Mary Baker Eddy (1821-1910)
Born to a farming family in Bow, New Hampshire on July 16, 1821, Mary Baker Eddy went on to found the Church of Christ, Scientist.
Eddy experienced poor health in her youth, and as a result was tutored at home by her older brother. In 1836, she began studying with a pastor at her local Congregationalist church; however, she disagreed with the Calvinist doctrines of the Church and instead sought solace in the pages of the Bible.
At the age of 19, Eddy moved to South Carolina and married George Washington Glover, who died a year later after contracting yellow fever. This prompted Eddy to move back to New Hampshire, where she gave birth to a son, George. Her health began to deteriorate, and her mother began assisting with George until her death in 1849, at which point George was cared for by a family nurse.
Eddy became ill again in 1856 and spent much of the next six years bedridden, which led her to seek alternative forms of treatment. It was during this time that she began her exploration of spiritual healing, as found in the passages of the Bible. She believed that the strongest healing force was a patient’s will. In 1862 she met with Phineas Quimby, a healer from Maine, whose mental exercises can be best described as a form of hypnotism. Eddy took great interest in his work and studied his methods.
In 1864 Eddy moved to Lynn, Massachusetts with her second husband. She was experiencing improved health which allowed her to actively participate in the community and contribute articles to her local paper. In the winter of 1866, she slipped and injured her hip on a patch of ice which led to a fatal diagnosis from doctors. She focused on reading her Bible, and instantly felt invigorated. As her health improved, and her second husband left her, Eddy’s faith in the power of spiritual healing–what would become Christian Science–grew.
Unlike Phineas Quimby, Eddy believed healing came through the power of God, not physicians. Reinforcing her claims, Eddy stepped in to help heal a patient diagnosed with a fatal case of pneumonia. She succeeded, and the attending physician encouraged Eddy to write about her healing method. An essay entitled “The Science of Man” ultimately grew into Eddy’s 700-page text Science and Health (1875), still a best seller to this day.
Eddy quickly became embroiled in controversy as she developed her new religious healing movement. Former students spoke publicly against her teachings when they did not successfully heal patients of their own. To combat the financial strain resulting from her divorce, Eddy began renting rooms of her home and delivering public lectures. She formed the Christian Scientist Association in 1876, amidst intense public scrutiny.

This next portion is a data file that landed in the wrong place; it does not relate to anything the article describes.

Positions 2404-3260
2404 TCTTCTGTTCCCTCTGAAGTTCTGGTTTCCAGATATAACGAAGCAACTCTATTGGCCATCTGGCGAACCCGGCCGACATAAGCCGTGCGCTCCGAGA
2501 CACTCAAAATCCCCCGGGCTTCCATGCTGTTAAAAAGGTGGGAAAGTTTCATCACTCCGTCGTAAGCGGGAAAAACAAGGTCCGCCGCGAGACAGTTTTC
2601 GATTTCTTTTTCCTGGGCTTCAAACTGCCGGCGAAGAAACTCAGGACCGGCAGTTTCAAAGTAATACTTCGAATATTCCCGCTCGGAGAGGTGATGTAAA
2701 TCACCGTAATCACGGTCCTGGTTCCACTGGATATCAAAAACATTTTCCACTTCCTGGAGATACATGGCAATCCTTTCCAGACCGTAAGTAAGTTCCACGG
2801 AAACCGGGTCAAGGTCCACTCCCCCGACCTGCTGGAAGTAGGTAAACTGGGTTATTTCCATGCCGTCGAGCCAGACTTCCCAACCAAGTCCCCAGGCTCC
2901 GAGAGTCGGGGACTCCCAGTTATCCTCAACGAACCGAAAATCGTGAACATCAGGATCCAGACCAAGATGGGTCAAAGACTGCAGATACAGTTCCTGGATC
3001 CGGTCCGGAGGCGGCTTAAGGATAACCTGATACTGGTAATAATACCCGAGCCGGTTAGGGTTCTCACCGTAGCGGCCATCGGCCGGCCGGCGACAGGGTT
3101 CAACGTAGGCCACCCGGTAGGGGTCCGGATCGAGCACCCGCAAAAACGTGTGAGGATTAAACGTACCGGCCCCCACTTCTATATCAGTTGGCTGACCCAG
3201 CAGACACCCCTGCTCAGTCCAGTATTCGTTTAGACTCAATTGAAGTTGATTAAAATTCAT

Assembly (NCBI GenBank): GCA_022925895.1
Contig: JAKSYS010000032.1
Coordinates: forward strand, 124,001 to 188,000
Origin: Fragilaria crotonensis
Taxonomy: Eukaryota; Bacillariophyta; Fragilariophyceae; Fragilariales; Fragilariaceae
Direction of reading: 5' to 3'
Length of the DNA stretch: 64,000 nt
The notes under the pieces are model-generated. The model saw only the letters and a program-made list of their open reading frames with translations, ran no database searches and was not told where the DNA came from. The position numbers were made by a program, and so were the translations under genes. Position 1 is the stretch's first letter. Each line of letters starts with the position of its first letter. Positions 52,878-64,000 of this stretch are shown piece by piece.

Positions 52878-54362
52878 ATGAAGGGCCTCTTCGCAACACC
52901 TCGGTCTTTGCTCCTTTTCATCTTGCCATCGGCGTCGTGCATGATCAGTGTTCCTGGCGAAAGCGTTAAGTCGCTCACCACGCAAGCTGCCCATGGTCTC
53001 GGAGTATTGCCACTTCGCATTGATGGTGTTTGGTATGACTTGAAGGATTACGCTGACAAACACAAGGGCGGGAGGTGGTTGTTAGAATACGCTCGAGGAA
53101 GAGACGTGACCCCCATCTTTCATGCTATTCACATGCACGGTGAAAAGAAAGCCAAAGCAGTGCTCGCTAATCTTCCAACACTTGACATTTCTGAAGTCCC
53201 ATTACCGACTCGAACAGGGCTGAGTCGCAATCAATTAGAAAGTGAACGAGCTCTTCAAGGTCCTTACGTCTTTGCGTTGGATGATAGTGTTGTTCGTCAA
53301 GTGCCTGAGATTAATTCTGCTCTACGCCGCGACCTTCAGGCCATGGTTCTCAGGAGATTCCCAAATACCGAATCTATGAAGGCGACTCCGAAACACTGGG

With the support of her new husband, Asa G. Eddy (whom she had married in 1877), Eddy continued lecturing in Boston and was named pastor of the First Church of Christ, Scientist in 1879. She edited and published the Christian Science Journal every month and in 1892 approved the building of a Christian Science church in Boston. By 1902, the number of worshippers attending services had outgrown the Mother Church, and funds were raised to build the Mother Church Complex – the second largest worship hall in the United States.
Though Eddy’s movement experienced continual growth and success, her personal life faced constant scrutiny and she was frequently involved in legal battles (the most notable of which involved John Pulitzer’s 1906 claim that Eddy was senile and that her family was mismanaging her finances). To shield herself from the public eye, Eddy moved from Concord, NH to Chestnut Hill, MA to a more private enclave. It was from this home that Eddy established The Christian Science Monitor, intended to be an honest daily newspaper. Eddy died in 1910, with a funeral service held in her Chestnut Hill home. In 1995, Eddy was inducted into the National Women’s Hall of Fame as the first American woman to found and lead an international religious movement.
Mary Baker Eddy is buried in Lot 6234 on Halcyon Avenue. Learn more about her monument.
Adapted from the research of Jill Graboski, as published in Mount Auburn Cemetery’s July Birthday: Mary Baker Eddy, 2004.
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